First of all, I'm not talking about NPCs. Almost all of the entities/avatars/whatever are player controlled, in this scenario. Secondly, I don't understand your point. Either way, _all_ clients (at least in the immediate vicinity) have to be informed of the update, regardless of whether the server or client calculated it.

What I'm trying to avoid are the computations for paths for tens of thousands of clients per second. I just can't see how it would be possible for any server to handle this, on top of its already burdensome load. I can imagine the server just receiving updates about client positions and broadcasting those out to other clients, maybe while performing some simple security logic.

What I'm asking is how this is done in real, deployed online games with many users (i.e. > 10,000).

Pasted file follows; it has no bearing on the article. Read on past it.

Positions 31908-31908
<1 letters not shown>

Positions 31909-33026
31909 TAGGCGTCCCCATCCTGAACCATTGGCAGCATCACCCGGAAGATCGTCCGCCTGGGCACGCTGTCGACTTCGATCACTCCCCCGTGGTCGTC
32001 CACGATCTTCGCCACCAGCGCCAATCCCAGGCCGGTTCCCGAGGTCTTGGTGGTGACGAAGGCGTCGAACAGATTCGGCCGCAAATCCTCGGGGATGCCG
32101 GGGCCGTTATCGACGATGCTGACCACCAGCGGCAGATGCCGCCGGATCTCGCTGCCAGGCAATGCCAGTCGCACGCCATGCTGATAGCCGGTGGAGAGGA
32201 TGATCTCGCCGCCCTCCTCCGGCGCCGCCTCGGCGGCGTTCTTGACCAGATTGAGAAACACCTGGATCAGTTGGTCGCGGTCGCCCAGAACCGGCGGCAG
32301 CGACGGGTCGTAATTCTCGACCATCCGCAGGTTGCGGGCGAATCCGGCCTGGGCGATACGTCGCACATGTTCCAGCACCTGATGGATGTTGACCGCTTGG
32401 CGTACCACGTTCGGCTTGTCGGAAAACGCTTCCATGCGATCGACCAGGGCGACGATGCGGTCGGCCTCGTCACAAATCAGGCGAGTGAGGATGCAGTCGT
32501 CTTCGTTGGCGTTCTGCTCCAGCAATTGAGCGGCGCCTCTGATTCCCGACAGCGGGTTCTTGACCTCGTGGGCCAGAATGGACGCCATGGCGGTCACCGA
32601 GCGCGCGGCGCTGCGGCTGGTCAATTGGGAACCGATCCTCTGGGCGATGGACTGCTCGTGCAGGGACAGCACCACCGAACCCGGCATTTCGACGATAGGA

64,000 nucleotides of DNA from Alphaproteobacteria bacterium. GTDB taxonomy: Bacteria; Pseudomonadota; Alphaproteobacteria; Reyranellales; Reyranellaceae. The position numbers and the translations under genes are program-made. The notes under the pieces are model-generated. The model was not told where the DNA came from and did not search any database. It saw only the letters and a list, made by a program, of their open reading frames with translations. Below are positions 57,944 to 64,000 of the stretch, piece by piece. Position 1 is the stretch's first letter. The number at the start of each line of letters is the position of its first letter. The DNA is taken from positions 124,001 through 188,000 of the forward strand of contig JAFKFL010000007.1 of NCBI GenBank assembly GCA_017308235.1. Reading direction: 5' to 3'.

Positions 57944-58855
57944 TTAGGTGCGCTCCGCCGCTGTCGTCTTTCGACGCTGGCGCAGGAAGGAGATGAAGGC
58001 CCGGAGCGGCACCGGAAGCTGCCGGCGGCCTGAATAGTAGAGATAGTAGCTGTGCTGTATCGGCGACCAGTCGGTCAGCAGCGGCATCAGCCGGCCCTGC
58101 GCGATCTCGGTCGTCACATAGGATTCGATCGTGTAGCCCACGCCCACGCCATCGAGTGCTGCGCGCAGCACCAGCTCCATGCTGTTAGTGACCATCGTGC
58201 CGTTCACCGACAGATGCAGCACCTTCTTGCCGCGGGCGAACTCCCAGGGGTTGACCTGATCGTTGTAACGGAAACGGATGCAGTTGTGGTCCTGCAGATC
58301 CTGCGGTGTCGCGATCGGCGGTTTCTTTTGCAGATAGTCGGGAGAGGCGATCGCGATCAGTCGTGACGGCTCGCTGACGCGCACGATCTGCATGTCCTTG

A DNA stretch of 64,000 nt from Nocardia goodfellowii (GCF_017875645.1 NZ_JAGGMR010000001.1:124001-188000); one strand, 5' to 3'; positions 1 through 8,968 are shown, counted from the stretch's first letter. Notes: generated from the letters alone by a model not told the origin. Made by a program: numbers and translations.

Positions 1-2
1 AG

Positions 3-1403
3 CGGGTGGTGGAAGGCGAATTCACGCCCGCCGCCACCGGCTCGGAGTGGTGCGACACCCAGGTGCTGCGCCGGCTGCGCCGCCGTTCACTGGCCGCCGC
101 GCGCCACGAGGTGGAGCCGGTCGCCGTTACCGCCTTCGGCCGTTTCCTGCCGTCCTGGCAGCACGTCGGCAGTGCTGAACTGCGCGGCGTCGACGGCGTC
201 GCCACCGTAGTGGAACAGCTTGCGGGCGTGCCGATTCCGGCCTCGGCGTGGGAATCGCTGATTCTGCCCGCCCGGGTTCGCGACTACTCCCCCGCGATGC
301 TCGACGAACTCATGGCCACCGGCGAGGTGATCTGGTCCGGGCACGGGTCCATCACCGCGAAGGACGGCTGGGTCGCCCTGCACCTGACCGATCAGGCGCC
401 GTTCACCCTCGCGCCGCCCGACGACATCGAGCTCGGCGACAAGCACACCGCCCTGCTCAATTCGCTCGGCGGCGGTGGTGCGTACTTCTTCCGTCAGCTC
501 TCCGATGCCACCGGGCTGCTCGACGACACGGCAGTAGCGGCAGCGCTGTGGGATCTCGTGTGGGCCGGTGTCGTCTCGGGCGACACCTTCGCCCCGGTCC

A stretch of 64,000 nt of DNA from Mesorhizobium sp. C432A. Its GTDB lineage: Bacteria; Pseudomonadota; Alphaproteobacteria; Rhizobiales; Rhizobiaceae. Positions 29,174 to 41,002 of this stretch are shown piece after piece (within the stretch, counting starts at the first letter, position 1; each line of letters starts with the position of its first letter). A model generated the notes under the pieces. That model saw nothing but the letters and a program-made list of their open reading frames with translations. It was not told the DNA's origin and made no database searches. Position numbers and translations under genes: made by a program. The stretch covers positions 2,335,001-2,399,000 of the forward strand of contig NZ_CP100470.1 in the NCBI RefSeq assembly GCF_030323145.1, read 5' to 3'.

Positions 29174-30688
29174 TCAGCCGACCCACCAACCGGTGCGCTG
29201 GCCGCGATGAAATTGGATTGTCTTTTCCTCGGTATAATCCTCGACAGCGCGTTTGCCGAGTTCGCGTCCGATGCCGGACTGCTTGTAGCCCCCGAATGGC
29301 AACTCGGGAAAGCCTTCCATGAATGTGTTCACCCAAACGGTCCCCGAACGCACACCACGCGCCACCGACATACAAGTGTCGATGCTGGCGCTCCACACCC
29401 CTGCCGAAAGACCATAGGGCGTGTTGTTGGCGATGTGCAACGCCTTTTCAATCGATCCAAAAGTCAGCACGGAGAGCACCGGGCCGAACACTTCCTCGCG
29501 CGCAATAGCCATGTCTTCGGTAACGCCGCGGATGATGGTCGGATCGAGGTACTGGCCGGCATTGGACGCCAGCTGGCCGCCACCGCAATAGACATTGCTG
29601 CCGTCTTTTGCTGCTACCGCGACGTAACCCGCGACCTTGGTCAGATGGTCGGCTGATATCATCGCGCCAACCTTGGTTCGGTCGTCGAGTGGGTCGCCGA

God bless,
-Toby Reyelts


About me: http://jroller.com/page/rreyelts
Jace - Easier JNI: http://jace.reyelts.com/jace
Retroweaver - Compile on JDK1.5, and deploy on 1.4: http://retroweaver.sf.net.
Games published by our own members! Check 'em out!
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Offline Malohkan

Senior Duke




while (true) System.out.println("WOO!!!!");


« Reply #3 - Posted 2004-09-11 03:35:12 »

in real live games like that, there is no path finding done for clients... because they're real people.  All that anyone needs to know is position and mesh state.  As for controlling things like monsters, well if you take the big Final Fantasy game on the PS2, I'm pretty sure they have like 30 or so massive servers to handle all their stuff.  So they have an incredible investment to handle all of the computations and transmission of all the data.